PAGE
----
Lion Travel sees spike in prices of overseas tours

With prices forecast to jump by 30% to 50%, the nation’s largest travel firm promised to provide safe and higher-quality tours

  • By Shelley Shan / Staff reporter

Overseas package tour fees are expected to be 30 to 50 percent higher than pre-COVID-19 pandemic levels as global inflation has increased the cost of airfares, as well as transportation and accommodation costs, Lion Travel said yesterday.

The nation’s largest travel agency made the remarks while announcing the launch of a survey of travel destinations that people most want to visit should the government reopen the nation’s borders in July as planned.

Many areas have lifted border control measures and allowed fully vaccinated visitors to enter without having to quarantine, including South Korea, Thailand, Singapore, the US, the UK and the EU.

Photo courtesy of Lion Travel

Japan yesterday launched a “test tourism” program in the form of limited package tours to gather data before a planned full reopening next month.

Taiwan is likely to allow limited international travel at the initial stage, before gradually removing quarantine requirements for inbound travelers, the travel agency said.

Lion Travel general manager and spokeswoman Ann Lai (賴一青) said that travelers could pay 30 to 50 percent more for package tours than they did before the pandemic.

A five-day group tour to Japan’s Okinawa Prefecture would cost at least NT$40,000, while a five-day package tour to Tokyo would cost NT$50,000 or more, Lai said.

The cost of a 10-day or longer tour of Europe or North America could vary from NT$100,000 to NT$120,000, she said.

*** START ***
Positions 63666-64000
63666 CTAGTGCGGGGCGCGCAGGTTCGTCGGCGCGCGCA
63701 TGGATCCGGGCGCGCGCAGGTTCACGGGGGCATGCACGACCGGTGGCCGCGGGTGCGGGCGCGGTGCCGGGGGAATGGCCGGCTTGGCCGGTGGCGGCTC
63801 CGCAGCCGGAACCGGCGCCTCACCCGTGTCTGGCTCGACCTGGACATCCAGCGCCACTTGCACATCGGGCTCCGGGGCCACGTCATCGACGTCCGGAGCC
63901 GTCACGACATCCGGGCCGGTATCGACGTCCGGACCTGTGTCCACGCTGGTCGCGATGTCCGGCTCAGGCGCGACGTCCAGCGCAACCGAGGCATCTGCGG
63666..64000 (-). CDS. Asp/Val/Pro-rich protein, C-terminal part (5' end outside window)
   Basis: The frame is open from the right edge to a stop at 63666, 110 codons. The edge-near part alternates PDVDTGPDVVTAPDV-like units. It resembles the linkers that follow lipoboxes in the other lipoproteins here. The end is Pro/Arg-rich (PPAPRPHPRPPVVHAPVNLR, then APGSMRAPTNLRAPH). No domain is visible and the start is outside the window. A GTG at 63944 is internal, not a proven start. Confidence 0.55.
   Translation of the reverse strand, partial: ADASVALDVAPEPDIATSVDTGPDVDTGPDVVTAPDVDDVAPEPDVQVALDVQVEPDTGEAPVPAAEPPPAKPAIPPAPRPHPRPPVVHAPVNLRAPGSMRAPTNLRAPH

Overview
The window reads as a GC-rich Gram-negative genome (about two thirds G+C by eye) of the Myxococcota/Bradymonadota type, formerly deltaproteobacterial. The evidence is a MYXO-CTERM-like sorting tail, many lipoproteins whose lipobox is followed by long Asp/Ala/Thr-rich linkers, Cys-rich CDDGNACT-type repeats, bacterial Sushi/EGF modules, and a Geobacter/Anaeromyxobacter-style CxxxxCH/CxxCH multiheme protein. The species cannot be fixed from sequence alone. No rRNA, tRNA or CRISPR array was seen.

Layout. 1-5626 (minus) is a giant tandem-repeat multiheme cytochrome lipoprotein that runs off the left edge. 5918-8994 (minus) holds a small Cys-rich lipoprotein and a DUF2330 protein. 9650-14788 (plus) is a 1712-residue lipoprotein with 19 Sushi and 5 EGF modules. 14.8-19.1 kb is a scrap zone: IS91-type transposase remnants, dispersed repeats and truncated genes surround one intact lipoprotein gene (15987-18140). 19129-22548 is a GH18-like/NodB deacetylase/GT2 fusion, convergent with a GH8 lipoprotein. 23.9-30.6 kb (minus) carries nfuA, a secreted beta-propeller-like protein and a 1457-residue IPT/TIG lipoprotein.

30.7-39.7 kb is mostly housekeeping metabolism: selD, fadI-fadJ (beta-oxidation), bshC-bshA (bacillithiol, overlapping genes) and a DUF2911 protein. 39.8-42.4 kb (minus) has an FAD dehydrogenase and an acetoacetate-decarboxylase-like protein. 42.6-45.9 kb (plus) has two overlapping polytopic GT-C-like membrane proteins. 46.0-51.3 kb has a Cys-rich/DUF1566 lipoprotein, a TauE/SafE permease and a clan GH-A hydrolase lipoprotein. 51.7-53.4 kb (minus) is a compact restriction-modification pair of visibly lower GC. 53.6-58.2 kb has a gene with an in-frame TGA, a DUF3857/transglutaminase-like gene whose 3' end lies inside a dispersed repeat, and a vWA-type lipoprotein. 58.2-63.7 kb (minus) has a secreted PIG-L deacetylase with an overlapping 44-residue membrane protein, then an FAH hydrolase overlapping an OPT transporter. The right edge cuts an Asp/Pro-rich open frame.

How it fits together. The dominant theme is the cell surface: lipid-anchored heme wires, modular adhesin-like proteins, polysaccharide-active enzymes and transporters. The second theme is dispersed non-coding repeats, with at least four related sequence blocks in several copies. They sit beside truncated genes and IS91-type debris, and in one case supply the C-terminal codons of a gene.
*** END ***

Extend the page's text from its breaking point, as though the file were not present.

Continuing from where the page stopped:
“We estimate that tourism in the post-pandemic era will experience a V-shaped recovery, with prices gradually becoming stable again,” she added.

The travel agency has pledged to enhance the quality of its tours, as travel safety and disease prevention are expected to be two key factors in consumers’ selections of overseas tour packages, Lai said.

“We would require tour guides and tour bus drivers to be inoculated with at least two doses of a COVID-19 vaccine and show that they have tested negative in a polymerase chain reaction test or a rapid test,” she said. “During tours, travelers will have their own set of meals delivered to them to avoid cross infection.”

Tourists would stay in star-rated hotels, with most of the activities taking place outdoors, she added.

Tour groups would be downsized from 30 to 40 members to 21 to 26 members, with the bus occupancy rate lowered to 60 to 70 percent, Lai said.

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